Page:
Error warning in DSM with smooth terms

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Daniel Medina

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Sep 24, 2021, 9:10:43 PM9/24/21
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Hello distance enthusiasts,

This is my first active participation on the list, so I hope to be clear in explaining my problem.
I'm performing a DSM with multiple smooth terms (covariates), but when I ran the model it throws this error message:

Error in names(dat) <- object$term :
  'names' attribute [1] must be the same length as the vector [0]

In my google search (couldn't find any example particularly about DSM), people say this could be due to NA values present in data, so I filled in these but the same warning appeared. Others say that could be due to different numbers of columns between data frames (or that both didn't match specific columns), but looking at the spermwhale exercise of DSM, segment data and observation data don't have the exact number of columns nor they have to be duplicated. Anyway, I tried to duplicate both data frames, and the error still appeared.

So, I'm writing to you in case any have faced the same problem before, or if you have some thoughts on how to deal with it.

PS: when I ran the simple DSM model with s(x,y), using the same observation and segment data, nothing of this happened and I managed to get a model with which to predict abundance.

--
Daniel Ignacio Medina Oviedo
 M.V., Dipl. Universidad de Chile - UACH
        MSc Imperial College London

David Lawrence Miller

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Sep 28, 2021, 5:22:38 AM9/28/21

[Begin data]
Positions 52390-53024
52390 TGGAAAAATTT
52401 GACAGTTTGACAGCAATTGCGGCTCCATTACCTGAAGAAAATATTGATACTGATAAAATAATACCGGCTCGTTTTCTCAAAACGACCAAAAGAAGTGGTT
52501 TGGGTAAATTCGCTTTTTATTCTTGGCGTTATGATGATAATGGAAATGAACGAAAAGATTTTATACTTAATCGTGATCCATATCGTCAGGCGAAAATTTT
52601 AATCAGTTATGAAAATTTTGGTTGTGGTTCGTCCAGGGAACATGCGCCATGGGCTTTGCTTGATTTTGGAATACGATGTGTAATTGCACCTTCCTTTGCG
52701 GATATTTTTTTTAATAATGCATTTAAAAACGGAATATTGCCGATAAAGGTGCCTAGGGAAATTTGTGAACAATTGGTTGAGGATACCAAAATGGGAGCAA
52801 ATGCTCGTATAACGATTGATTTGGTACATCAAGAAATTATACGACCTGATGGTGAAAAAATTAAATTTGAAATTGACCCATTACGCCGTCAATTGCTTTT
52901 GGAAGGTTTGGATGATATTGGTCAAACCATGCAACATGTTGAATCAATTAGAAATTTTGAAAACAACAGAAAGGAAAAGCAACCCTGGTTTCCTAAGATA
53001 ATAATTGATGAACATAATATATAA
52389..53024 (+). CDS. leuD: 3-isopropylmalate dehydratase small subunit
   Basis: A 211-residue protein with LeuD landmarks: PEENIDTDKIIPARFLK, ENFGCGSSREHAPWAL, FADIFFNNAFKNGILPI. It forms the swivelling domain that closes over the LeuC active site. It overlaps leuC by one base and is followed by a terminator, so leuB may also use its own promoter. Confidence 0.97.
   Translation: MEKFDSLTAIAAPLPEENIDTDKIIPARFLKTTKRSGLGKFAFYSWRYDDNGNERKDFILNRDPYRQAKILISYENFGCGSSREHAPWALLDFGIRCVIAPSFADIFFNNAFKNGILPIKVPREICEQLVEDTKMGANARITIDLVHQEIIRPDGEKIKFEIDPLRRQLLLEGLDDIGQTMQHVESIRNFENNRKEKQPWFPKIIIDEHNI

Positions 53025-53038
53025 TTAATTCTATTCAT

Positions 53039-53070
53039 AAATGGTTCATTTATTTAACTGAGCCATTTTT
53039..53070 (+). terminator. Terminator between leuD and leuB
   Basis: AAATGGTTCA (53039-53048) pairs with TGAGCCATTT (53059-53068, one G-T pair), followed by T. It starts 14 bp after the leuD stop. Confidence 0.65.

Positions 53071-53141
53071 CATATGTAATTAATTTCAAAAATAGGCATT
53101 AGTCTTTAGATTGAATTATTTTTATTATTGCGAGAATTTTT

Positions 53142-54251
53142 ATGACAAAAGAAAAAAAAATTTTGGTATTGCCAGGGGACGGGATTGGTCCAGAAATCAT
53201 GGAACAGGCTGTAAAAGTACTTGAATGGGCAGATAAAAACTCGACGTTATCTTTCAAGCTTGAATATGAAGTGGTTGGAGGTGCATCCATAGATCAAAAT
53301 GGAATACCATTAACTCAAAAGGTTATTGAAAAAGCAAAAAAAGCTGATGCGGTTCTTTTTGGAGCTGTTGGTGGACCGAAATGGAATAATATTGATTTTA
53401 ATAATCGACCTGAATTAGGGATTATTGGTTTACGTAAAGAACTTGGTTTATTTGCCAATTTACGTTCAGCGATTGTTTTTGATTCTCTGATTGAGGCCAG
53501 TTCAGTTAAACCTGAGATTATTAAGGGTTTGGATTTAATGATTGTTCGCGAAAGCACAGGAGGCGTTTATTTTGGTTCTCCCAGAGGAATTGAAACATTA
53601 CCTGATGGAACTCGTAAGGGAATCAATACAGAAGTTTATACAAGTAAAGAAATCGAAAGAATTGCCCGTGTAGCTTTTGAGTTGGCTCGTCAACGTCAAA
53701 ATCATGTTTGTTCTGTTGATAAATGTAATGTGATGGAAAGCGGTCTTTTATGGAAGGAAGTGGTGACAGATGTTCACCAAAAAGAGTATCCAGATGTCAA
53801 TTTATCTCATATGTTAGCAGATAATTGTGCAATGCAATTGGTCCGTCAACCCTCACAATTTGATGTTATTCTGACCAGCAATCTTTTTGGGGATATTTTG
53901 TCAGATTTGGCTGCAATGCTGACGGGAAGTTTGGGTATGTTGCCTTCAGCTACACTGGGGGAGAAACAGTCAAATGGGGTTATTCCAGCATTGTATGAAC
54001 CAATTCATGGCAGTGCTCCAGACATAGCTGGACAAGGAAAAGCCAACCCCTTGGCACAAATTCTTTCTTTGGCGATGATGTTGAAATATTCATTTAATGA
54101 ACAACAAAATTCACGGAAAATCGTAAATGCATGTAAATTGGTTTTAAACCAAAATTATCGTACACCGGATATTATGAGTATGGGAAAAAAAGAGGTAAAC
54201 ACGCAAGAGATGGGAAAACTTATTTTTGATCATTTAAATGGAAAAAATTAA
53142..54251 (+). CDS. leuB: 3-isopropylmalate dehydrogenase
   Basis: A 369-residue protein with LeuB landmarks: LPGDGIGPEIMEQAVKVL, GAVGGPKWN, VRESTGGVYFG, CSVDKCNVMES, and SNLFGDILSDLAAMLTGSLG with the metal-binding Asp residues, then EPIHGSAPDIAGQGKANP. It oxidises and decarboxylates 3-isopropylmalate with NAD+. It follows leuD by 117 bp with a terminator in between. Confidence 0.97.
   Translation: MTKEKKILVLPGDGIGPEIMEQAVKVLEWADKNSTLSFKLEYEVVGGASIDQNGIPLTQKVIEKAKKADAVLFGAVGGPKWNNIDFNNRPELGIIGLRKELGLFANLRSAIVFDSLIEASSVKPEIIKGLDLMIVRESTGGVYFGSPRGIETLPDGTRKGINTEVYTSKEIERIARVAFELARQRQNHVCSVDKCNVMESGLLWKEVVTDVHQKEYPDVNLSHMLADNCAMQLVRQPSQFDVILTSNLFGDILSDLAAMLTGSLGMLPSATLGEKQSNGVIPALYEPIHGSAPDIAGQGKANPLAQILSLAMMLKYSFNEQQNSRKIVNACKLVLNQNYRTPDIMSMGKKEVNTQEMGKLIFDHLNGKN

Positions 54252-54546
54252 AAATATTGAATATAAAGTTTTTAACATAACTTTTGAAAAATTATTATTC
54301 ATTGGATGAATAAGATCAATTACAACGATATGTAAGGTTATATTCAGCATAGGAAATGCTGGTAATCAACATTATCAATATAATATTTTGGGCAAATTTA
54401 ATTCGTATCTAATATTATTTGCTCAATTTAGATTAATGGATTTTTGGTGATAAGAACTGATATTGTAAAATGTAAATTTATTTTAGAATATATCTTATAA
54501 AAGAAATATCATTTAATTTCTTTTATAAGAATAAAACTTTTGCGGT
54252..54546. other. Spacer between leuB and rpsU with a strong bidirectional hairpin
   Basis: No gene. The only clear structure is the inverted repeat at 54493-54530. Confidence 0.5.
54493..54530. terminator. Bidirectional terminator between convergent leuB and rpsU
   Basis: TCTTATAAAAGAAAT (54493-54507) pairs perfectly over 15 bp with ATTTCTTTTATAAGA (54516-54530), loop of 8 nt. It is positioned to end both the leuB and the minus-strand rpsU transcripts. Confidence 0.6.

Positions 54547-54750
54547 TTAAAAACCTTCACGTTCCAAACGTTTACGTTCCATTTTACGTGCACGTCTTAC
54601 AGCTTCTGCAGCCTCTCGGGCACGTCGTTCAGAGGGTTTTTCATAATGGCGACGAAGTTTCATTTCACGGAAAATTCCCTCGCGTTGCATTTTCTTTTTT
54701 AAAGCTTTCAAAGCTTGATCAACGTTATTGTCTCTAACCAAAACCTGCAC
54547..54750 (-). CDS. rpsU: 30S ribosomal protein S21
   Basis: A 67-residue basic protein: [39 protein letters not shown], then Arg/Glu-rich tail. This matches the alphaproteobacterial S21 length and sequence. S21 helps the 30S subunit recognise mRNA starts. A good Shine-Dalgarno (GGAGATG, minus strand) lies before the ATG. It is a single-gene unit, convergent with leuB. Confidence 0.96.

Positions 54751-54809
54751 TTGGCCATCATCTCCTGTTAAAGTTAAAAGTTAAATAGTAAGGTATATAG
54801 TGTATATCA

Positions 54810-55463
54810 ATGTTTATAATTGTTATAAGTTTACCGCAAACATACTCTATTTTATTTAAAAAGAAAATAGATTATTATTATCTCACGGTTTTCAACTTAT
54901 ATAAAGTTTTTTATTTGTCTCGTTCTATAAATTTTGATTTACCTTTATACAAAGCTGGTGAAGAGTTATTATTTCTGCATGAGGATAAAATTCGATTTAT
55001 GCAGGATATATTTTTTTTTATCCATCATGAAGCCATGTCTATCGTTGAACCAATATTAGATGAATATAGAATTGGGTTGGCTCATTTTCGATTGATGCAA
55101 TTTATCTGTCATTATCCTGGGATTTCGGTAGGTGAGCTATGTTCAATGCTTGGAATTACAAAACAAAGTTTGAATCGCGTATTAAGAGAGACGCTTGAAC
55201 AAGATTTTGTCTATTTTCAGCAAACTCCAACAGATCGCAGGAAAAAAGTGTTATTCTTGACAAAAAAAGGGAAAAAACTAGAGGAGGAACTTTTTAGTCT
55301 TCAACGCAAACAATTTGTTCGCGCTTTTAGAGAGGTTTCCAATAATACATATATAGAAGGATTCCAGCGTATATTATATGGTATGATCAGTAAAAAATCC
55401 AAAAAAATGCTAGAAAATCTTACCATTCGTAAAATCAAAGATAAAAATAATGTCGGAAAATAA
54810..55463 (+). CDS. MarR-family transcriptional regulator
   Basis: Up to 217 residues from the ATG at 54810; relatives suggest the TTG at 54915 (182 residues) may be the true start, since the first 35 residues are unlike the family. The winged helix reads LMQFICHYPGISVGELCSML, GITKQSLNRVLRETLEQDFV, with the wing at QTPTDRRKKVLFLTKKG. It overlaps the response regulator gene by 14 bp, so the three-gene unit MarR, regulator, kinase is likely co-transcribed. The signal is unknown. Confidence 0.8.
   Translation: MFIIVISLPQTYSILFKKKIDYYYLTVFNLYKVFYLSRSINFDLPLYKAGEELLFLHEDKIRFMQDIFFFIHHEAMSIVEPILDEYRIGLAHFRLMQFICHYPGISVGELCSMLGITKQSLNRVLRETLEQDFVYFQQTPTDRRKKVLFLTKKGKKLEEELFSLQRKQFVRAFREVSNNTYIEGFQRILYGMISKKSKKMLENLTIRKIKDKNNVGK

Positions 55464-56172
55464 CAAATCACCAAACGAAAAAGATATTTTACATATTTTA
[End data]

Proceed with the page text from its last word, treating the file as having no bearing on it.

to Daniel Medina, distance...@googlegroups.com
Hi Daniel, hi listfolk,

I had a bit of chat off-list with Daniel and it looks like this issue
was caused by importing data with commas as the decimal separator rather
than periods (e.g., "0,3" rather than "0.3"). In this case R interprets
these variables as characters rather than numbers, which you can't
smooth over (with most smoothers). The best way to check for this is to
use the str() function in R on your data and it will tell you what the
type of each column is. Generally speaking, you'd want your variables
you're smoothing over to be numeric.

To correct this, you can run something like this, if your "bad" variable
is in column var1 of data.frame dat:

dat$var1 <- as.numeric(sub(",", ".", dat$var1))

Hope this helps,
--dave
> *Daniel Ignacio Medina Oviedo*
>  M.V., Dipl. Universidad de Chile - UACH
>         MSc Imperial College London
>
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Daniel Medina

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Sep 28, 2021, 12:47:54 PM9/28/21
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Many thanks for your help on this matter Dave, I wouldn't have imagined that could be the cause of the problem from the cryptic message I got haha.

Cheers!
--
Daniel Ignacio Medina Oviedo
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